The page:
Published by Simon & Schuster Books for Young Readers on 1st April 2014 (first published 21st February 2012)
Genre: YA, Contemporary
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Dante can swim. Ari can't. Dante is articulate and self-assured. Ari has a hard time with words and suffers from self-doubt. Dante gets lost in poetry and art. Ari gets lost in thoughts of his older brother who is in prison. Dante is fair skinned. Ari's features are much darker. It seems that a boy like Dante, with his open and unique perspective on life, would be the last person to break down the walls that Ari has built around himself. But against all odds, when Ari and Dante meet, they develop a special bond that will teach them the most important truths of their lives, and help define the people they want to be. But there are big hurdles in their way, and only by believing in each other – and in the power of their friendship – can Ari and Dante emerge stronger on the other side.Oh, I wanted to love this book. Not just like it, but love it, the way most other people seem to. But I ended up just liking it. I like it in an above-average way (I did give it 3.5 stars!), but I don't love it. I found that I sort of loved aspects of the story in isolation from the story itself, if that makes sense? But the story itself – I just liked it.
Part of the problem for me was the writing style. It made me feel so detached from the story, like I was watching everything take place through a thin gauze. I didn't feel much of anything. Ari, the narrator of the story, spends most of the book hiding from his feelings. I don't know whether it's a good thing or a bad thing that I felt hidden from his feelings too. I just felt completely distant from the story.
Plus, a lot of the story consisted of dialogue, and I felt that the dialogue was quite stylised? It didn't always feel very realistic to me, but that's probably a deliberate choice on the part of the author. One that didn't quite work for me. The dialogue didn't have a lot of dialogue tags either. The long conversations of short sentences exchanged by Ari and Dante were sometimes confusing to read as the whole conversation would go by with nary a tag in sight. I kept losing track of who was speaking and having to go back to the beginning of the conversation to work it out.
Because the writing style just wasn't my thing, I had to abandon the book for a few weeks after reading the first 100 pages because I just... I wasn't immersed at all. (I started reading this for the LGBT April Read-along, oops.) Even though I could tell that with a different writing style, this story would have completely blazed with life for me as a reader. I know that lots of other people adore this book, so this is probably a very personal complaint.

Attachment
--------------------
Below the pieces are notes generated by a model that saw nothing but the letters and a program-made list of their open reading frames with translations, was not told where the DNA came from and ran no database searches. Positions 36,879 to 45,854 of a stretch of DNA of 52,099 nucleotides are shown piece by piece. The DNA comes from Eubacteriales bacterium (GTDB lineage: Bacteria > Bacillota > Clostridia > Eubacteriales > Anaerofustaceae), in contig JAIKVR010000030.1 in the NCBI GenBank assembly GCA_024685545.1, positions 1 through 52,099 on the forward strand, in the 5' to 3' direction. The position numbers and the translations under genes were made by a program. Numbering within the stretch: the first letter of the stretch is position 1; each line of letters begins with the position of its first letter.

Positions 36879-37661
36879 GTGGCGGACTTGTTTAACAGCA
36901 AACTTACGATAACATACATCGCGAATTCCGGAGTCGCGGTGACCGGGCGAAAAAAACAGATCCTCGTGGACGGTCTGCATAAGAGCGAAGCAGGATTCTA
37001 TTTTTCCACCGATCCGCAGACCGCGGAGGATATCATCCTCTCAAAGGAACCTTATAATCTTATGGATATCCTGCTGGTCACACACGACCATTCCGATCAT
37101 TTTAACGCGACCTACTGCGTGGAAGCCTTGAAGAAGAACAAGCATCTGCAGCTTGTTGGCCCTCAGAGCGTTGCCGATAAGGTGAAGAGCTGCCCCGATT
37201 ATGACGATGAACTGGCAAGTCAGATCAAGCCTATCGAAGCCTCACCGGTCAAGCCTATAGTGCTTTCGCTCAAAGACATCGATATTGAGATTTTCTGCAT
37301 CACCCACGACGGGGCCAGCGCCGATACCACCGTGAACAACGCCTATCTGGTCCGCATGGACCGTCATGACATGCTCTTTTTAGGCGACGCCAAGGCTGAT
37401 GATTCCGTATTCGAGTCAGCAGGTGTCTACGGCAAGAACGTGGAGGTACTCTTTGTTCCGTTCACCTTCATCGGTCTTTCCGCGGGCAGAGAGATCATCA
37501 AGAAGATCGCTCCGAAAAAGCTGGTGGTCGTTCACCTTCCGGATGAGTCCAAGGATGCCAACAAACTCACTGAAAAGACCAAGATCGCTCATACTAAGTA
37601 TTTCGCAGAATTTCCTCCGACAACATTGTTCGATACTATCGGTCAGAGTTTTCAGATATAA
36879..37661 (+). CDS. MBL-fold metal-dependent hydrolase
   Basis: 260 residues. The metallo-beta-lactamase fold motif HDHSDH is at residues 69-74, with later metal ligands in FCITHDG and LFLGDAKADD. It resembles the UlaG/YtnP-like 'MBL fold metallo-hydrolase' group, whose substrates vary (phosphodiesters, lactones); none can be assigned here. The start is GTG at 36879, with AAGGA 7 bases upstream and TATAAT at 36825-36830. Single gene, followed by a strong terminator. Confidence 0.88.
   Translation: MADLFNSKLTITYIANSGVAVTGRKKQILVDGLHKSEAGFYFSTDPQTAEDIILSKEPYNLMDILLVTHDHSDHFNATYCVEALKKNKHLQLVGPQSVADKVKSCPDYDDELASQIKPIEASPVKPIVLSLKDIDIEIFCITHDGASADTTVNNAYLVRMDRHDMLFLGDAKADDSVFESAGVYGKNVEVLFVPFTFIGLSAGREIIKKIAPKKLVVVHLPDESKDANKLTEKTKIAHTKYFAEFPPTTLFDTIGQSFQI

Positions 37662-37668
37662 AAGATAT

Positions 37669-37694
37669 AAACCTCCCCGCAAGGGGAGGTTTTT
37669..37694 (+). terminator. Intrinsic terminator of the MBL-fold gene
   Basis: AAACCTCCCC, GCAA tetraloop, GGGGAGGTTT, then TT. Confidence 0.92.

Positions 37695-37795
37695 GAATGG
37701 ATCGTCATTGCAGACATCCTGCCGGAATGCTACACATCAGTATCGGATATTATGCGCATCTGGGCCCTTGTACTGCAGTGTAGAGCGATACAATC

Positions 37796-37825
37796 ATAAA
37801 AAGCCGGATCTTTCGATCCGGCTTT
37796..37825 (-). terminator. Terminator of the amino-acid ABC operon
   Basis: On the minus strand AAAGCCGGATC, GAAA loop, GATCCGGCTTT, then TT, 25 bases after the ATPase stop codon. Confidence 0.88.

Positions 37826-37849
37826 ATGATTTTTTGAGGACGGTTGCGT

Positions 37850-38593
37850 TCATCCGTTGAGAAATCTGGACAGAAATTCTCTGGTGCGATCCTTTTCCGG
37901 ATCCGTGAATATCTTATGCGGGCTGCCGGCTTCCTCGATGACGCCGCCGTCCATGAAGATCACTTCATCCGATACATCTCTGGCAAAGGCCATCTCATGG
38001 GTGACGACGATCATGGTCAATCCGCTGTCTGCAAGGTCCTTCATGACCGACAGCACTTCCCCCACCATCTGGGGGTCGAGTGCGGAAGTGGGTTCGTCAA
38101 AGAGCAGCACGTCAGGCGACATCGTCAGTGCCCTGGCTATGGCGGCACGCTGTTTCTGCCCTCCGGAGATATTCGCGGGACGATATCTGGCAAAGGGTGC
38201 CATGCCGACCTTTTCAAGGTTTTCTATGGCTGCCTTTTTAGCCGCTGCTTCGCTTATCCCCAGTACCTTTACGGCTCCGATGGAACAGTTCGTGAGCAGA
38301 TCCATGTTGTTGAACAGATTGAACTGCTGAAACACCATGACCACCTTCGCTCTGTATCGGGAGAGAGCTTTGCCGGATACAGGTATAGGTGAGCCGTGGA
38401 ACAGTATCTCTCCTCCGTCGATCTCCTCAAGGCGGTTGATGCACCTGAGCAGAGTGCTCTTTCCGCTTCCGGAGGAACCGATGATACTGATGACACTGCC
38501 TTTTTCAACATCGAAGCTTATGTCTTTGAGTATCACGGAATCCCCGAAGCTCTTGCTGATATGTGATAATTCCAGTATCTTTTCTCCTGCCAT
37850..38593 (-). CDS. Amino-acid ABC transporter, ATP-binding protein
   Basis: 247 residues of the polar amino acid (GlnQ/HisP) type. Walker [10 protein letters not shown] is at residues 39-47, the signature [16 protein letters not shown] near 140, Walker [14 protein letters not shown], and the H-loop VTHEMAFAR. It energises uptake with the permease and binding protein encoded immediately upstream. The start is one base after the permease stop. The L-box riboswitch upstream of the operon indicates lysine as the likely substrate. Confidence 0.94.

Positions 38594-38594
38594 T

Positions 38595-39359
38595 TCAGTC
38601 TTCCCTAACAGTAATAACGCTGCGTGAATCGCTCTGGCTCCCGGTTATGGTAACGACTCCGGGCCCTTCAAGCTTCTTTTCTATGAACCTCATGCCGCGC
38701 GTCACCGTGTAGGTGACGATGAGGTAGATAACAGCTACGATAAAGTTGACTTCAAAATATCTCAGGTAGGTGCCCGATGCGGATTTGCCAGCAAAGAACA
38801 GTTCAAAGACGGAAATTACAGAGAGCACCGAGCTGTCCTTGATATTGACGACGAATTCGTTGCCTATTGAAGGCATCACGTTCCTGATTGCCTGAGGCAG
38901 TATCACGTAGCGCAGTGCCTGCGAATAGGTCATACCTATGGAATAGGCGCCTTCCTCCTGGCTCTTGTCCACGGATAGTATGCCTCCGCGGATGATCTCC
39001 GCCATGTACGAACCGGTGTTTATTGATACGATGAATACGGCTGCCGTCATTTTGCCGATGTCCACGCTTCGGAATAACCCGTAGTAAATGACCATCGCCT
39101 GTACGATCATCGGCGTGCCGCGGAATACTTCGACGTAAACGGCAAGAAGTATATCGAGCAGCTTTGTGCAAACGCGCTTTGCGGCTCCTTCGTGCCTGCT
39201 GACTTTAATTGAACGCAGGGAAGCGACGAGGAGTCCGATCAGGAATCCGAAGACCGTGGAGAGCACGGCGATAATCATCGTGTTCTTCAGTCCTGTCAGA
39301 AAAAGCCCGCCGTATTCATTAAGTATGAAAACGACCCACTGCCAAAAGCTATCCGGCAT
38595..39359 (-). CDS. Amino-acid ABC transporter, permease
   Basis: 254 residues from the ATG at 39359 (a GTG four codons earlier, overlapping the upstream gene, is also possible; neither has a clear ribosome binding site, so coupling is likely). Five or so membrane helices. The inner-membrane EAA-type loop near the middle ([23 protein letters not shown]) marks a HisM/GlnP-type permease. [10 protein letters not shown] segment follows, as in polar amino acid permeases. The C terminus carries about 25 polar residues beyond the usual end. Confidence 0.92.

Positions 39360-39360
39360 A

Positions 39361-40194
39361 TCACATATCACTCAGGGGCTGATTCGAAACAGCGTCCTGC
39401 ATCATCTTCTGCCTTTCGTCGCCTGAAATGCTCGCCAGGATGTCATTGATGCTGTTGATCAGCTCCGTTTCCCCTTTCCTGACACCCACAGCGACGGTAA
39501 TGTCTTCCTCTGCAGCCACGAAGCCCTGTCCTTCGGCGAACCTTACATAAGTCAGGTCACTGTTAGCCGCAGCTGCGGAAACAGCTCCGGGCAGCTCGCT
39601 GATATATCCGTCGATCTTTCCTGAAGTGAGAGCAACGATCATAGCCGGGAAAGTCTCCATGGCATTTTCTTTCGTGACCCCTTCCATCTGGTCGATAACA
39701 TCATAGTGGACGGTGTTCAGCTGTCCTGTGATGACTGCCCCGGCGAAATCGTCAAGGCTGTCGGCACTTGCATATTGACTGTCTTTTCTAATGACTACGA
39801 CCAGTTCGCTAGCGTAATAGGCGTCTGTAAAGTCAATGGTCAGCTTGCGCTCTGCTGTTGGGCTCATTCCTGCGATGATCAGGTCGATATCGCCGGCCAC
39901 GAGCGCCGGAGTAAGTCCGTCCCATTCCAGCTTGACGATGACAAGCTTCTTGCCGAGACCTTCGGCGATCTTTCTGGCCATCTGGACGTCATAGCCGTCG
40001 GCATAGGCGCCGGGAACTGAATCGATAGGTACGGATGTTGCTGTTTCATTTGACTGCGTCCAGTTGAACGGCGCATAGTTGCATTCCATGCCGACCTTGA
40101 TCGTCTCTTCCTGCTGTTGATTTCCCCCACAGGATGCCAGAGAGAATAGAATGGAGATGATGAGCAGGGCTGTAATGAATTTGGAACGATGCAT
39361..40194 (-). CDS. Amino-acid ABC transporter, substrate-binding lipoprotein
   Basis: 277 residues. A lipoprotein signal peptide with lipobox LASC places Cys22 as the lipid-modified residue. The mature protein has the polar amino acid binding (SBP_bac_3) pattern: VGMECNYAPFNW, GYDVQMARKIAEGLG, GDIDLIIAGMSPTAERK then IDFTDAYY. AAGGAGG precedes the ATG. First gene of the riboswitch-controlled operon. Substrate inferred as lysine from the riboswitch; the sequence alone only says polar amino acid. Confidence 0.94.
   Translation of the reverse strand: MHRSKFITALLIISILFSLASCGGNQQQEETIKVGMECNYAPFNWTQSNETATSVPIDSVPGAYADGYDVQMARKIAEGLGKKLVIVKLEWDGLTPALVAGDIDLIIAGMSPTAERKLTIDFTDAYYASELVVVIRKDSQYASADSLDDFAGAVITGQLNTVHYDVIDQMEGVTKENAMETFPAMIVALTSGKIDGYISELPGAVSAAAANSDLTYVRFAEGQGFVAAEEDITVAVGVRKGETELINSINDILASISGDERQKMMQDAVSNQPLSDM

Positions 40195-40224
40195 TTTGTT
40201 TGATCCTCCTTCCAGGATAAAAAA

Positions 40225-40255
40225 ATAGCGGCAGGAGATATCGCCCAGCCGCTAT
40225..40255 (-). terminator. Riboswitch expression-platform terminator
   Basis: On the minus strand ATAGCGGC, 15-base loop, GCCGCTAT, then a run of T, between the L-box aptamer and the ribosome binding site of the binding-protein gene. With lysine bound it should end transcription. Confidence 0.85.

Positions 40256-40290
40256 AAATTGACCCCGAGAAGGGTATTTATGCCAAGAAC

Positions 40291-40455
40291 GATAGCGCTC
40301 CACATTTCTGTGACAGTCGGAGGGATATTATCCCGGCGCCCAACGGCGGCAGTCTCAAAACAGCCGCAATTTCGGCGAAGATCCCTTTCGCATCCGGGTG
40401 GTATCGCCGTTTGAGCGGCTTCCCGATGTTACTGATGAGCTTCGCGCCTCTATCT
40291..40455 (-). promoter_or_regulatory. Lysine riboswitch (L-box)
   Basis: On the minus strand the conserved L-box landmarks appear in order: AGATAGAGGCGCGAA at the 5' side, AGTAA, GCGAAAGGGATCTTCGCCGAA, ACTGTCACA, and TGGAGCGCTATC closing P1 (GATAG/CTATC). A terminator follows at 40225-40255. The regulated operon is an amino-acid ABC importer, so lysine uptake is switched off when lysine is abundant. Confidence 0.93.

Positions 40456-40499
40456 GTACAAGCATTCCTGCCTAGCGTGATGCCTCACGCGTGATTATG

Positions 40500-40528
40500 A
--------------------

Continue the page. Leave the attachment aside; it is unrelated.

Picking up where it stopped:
But yeah. I love so many things about this story. I love Ari and Dante as characters, I love their character arcs and their individual struggles, I love their friendship, I love the lengths Ari would go to for Dante. I love their parents. This was hands down the best aspect of the book for me – one of the most amazing portrayals of parents I've come across in YA. Their parents are just such individuals! They're all characters in their own right, and the story is very much about Ari learning to see his parents as people. Humans who bear sadness just like he does. This is something that I would like to see happen more often in YA.
Seriously, Ari's character arc is so good! I love how much he develops over the course of the book, how he begins to reach out more to his father, how he lets himself start to think about and eventually talk about his brother, who is in prison and whom nobody else in the family ever talks about, and how he finally confronts his own feelings. But I just don't feel what he's feeling as a reader, and that sucked.
Ari and Dante's friendship was beautiful though. Ari was so brave and unhesitating when it came to protecting Dante. And I love how Dante taught Ari to examine his own life and open up to the world.
So yeah. It could have been a five-star read for me if it had been written in a different style. On the other hand, it looks like most people don't have a problem with the style at all, and it works for them. Don't let my review put you off! Honestly, it was a wonderful story about a lovely friendship, the difficulties of growing up, and the importance of family, and despite my dislike of the style, there were still little moments scattered throughout the book that managed to touch me. I will leave you with this quote:
I bet you could sometimes find all of the mysteries of the universe in someone's hand.(And the wonderful thing is that Ari does.)